Should I buy from a small or large company?

Should I buy from a small or large company?

Small Company vs Large Corporations

Do you want a partner or just a product?

 

By:  Emerick Radic, President of GreenTrail Solutions, Inc.

April 16, 2018

Most organizations I speak to want a strategic partner instead of just a products provider. Given how products are more feature rich with additional complexities than ever before – all to make our jobs simpler – companies are looking for expertise from their partners to help them get the most out of their investments.

At our company, we have two primary divisions: mailing equipment (sales, service, and supplies) and process improvement software (document creation, shipping, and procedural software). Each, while unique, require the same formula for maximum success, and this formula – along with our highly personalized approach – is precisely where we differ from the larger corporations.

It all starts with fact finding. While both large and small company sales personnel do this on a sales call, it is usually done for different reasons. A sales representative from a larger corporation will just want to know the numbers so they can quickly decide what size solution they can sell you. Once they make it down the questioning tree that some outside consultant created, they will then know the precise size of the solution to present based on the data they extracted from you during their impersonal fact-finding mission. Sounds logical… But is there a better approach?

Here at Green Trail Solutions, we like to start by asking a series of simple questions –

not based on stats so much as goals. The first question we will ask is, “What are you trying to accomplish?” This will immediately tell us something about your short-term goal. The next question we are going to ask you is, “What is the long-term goal of this project, situation, or process?” We want to know the future plans, along with your organization’s long-term goals so we can develop a solution that not only takes care of the immediate need but, more importantly, is a stepping stone to implement the right solution for your long-term plan. This is the difference between consultative long-term sales (goal of the small company) versus transactional – “What do you need today?” – sales (goal of large corporations).

Why doesn’t everyone think long term? Wouldn’t this be the best way to for all sales people to think and act? The answer falls in the difference between how large corporations and smaller companies privately think.

Large corporations, for the most part, think short term and transactionally because that is what their management and compensation plans reward. Most large corporations are run by a myriad of middle managers who are compensated by hitting monthly and quarterly targets. They want to know “What is the forecast this month?” and “How to we get them to close this month?” I call this management by spreadsheet, and it is the worst way to run a company! Trying to fit everything in a monthly timetable forces the sales representative to compress the sales cycle by skipping the consultative phase and going directly to sizing and pricing.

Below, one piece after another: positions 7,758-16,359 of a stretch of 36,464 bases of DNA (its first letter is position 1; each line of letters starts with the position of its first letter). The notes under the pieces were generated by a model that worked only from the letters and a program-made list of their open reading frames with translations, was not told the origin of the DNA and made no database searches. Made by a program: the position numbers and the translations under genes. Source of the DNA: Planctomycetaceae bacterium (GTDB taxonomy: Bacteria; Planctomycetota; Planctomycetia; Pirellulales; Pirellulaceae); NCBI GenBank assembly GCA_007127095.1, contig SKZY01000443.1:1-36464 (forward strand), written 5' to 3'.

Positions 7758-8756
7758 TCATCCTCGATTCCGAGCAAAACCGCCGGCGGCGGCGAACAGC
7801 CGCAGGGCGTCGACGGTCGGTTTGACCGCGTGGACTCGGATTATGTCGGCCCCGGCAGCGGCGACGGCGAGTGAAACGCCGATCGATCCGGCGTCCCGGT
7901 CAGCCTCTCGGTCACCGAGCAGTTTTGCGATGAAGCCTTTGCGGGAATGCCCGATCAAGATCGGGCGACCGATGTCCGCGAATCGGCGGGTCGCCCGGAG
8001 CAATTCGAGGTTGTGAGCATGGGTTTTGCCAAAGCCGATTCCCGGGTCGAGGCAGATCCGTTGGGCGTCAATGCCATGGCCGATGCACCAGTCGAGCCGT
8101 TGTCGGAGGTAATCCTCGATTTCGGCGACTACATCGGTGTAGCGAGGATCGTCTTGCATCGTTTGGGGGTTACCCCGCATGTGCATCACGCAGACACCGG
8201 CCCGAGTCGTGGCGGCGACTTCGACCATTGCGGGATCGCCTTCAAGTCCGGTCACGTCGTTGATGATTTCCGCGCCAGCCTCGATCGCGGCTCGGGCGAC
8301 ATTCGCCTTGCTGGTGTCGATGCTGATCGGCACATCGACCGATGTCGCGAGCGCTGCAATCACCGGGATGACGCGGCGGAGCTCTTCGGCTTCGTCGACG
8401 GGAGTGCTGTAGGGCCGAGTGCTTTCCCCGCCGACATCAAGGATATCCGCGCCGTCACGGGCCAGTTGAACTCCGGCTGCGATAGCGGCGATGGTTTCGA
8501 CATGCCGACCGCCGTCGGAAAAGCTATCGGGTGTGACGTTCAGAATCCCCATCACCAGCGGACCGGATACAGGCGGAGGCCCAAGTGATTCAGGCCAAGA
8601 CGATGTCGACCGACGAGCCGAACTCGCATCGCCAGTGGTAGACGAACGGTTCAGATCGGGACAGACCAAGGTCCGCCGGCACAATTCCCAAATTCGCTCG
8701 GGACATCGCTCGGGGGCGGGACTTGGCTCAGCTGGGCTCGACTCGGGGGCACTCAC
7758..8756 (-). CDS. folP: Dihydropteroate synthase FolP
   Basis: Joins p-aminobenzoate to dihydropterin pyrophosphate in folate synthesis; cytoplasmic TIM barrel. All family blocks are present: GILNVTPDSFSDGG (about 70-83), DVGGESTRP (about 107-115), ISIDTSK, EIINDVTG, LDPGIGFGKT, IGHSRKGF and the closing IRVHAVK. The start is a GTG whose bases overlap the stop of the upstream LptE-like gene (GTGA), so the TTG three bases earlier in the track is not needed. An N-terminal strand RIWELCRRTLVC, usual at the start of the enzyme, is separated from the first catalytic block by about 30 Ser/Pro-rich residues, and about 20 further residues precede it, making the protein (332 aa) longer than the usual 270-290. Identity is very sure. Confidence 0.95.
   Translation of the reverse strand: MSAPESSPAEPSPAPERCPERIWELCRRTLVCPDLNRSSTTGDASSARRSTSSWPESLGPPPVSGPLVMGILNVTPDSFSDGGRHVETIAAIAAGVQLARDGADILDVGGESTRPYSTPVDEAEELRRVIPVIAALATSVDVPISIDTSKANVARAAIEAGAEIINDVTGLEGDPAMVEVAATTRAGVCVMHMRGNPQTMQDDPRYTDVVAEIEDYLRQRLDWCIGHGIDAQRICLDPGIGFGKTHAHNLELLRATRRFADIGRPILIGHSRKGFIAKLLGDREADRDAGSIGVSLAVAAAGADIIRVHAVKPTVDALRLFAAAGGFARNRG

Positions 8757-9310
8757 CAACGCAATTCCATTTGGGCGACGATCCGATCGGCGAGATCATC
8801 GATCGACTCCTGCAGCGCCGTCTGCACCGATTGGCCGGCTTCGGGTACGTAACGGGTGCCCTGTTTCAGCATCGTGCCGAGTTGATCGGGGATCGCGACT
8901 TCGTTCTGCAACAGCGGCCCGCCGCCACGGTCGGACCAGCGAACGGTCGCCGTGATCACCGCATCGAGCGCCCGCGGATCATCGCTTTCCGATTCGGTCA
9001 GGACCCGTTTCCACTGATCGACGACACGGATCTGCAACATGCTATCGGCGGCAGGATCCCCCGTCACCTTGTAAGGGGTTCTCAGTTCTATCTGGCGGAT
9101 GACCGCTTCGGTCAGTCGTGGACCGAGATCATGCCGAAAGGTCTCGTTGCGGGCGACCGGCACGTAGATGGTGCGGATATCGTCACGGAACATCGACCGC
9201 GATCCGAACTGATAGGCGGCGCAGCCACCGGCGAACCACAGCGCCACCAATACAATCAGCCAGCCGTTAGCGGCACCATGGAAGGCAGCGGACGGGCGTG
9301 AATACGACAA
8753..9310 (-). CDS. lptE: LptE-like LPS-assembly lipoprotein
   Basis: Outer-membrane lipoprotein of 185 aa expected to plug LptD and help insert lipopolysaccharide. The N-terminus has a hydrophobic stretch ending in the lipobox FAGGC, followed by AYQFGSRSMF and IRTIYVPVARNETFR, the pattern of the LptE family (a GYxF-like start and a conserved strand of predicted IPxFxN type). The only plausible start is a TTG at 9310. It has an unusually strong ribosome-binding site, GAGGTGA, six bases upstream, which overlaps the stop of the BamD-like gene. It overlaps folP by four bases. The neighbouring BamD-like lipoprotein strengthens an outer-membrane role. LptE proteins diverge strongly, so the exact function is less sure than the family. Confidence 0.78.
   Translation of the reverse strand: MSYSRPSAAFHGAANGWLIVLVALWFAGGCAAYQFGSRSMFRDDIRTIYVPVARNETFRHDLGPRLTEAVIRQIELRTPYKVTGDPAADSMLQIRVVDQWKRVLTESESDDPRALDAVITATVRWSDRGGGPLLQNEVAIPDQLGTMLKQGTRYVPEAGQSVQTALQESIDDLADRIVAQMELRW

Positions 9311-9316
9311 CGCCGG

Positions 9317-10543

Ever wonder why when you buy a solution from a large corporation you may not see your sales representative for five years? Because they are onto the next sale -trying to hit that monthly number to impress their middle manager who’s hounding them to hit their monthly “targets”. And the cycle goes on and on – month after month – quarter after quarter. Thus, you end up with a product, not a partner.

Small Private Companies think differently, especially our company. Small companies want to add to their customer base and have long-term relationships.

We want happy customers who are willing to continue coming to us for solutions – truly satisfied customers who eagerly refer us to others. To accomplish both of those objectives, it is imperative that we are seen as problem solvers (take care of the immediate need) and consultants (work with you on reaching your long-term objectives). By utilizing a different set of measurables, you remove the management by spreadsheet ideology and replace it with management by relationship, a growth philosophy.

Human beings are inherently relationship oriented and want to help people. We just encourage those natural tendencies to create a win/win for the customer and us. Often times, a customer will call in and we will talk about their kids, their weekend, and even their summer plans before we get to business. Nothing makes me happier then when a customer calls “just to catch up.” Really, how cool is that?!? We are building long-lasting relationships, solving problems, and making our organizations better just by working together and knowing each other’s business.

So the next time you are looking for a solution, ask yourself if you just want a product or if you want a long-term relationship with an expert who sees you as more than just a number – more than a target or a goal? Hopefully you will want the latter and choose to work with us. And we will work together for many years to come – creating a strong, happy, and healthy relationship that makes each of our organizations better.